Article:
double-quotes-start.png

double-quotes-start.png

Not an experienced driver take it or leave it. When I was getting ready to test 2 weeks ago my trainer and I were doing a reset. Went 2 days without backing or driving before test. Was very nervous about not practicing immediately before. I stood out on the lot and watched others practicing and testing for 2 days and watched every point they made. And also noted every mistake. Those are just as important because to know how to correct can save a potential fail. Also helpful in real world backing situations. Best of luck I know the pressures you are under was just there. Relax alot. Maybe just a valuable ask those who just passed.

double-quotes-end.png

double-quotes-end.png

double-quotes-end.png

How can they stop you from going on your own time to watch people test? Try it.

With a pup, setup is easier but backing is HARDER than with a 53. You end up chasing a pup but guiding a 53.

Do very small corrections with a pup. It's EASY to overcorrect.

I would not rent a UHaul and trailer. It will screw with your muscle memory. The suggestion of getting a model tractor trailer and watching how that works is good.

HOS:

Hours Of Service

HOS refers to the logbook hours of service regulations.
Moe's Comment
member avatar

Thank you for your faith in those of us who are putting forth the genuine effort (key words genuine effort, I know you can tell the difference). When I get out on the road , we need to do a forum meet up and dinner is on me.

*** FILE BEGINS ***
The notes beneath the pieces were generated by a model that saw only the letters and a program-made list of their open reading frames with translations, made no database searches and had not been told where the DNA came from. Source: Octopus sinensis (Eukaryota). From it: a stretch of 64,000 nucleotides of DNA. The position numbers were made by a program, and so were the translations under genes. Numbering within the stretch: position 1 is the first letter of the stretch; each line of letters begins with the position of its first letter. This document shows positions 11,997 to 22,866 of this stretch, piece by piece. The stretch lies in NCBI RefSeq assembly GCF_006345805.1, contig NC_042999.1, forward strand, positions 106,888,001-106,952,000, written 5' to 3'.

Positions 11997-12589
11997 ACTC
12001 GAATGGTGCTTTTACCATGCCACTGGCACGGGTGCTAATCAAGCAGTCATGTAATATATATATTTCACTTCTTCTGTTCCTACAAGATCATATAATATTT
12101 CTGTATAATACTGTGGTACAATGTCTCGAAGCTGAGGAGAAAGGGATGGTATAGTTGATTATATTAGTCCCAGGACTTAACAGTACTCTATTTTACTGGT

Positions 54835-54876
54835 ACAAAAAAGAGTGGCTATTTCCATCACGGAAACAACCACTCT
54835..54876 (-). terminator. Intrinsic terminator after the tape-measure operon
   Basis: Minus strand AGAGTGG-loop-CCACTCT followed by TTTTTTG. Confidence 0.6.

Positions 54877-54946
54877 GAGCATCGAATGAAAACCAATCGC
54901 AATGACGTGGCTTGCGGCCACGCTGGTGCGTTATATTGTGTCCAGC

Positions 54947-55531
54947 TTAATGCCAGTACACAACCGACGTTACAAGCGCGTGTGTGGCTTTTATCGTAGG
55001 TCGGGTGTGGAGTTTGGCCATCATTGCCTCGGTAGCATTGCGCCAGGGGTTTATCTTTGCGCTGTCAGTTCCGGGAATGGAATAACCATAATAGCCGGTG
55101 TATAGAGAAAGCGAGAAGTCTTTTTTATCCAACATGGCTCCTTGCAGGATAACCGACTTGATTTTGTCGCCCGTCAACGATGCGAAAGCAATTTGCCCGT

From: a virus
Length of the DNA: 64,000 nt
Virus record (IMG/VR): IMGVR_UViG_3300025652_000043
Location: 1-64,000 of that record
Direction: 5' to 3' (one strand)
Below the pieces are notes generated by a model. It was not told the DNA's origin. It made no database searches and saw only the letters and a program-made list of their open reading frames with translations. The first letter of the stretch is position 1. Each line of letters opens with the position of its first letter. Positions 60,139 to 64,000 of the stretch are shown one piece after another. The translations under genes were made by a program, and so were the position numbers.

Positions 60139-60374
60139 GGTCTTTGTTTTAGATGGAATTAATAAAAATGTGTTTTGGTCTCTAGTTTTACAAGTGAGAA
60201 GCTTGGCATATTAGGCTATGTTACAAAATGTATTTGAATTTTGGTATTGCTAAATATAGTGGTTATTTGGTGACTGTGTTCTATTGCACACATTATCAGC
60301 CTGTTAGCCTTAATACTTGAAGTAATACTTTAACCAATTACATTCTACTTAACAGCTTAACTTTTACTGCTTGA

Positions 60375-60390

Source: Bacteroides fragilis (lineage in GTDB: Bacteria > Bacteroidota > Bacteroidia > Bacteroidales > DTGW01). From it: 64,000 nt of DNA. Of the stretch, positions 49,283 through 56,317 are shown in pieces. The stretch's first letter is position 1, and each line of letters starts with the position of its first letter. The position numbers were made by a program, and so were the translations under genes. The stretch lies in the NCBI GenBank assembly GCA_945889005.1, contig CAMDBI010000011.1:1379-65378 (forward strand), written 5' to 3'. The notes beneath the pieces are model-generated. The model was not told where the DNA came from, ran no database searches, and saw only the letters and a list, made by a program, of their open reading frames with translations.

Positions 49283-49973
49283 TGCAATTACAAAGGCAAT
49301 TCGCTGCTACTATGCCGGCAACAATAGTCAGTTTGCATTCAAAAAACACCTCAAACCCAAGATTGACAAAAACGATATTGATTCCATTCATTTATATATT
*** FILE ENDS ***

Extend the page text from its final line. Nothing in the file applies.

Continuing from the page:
Ah if I may say in good jest - no its not a date, it's a thank you dinner LOL. I had fun watching your video earlier about romance on the road fun stuff.

So today I ordered a die cast pup trailer and tractor from Amazon and I will spend time on that. I also have the American trucking simulator on my PC , beleive it or not it has helped me on my drives when I drive the rigs and trailers at school. Helps me understand better how things maneuver, not the same as real life but there are good elements to trucking life to it.

You have to deliver in deadlines, keep within speed and truck speed limits , fuel costs and savings, route and trip planning, hour of service violations (actually called drive whole tired penalties) etc.

It's not real life for sure but it helps prepare you and I better figured out how to take those wide right turns without curbing lol.

Thanks again

I'll keep the forum posted in my progress....

Stressful indeed. Sorry, I feel your pain.

The best advice I can give is to take a deep breath, clear your mind. Think of it as a puzzle to be solved.

Ask yourself: "Which way to I want the back of the trailer to go?" Then turn the opposite. "which way do I want the front of the trailer to go?" then turn the same way.

Some trainers will say "turn toward the problem" which did not click in my head because I always saw two problems, the back and the front were both "problems" and going opposite directions. LOL

When you pull forward, pull as far up as possible. The more room you have the better.

Creep back slowly. It is way easier to go slow and do it right than to go too fast and not know how to correct it.

The parallel is half the offset, if you can do one, you can do the other.

When doing the offset, and you get to the 45 degree angle, turn hard when your trailer tandems intersect with the "imaginary extension of the white line". When doing the parallel, and the white line is in between the tandem tires, turn hard.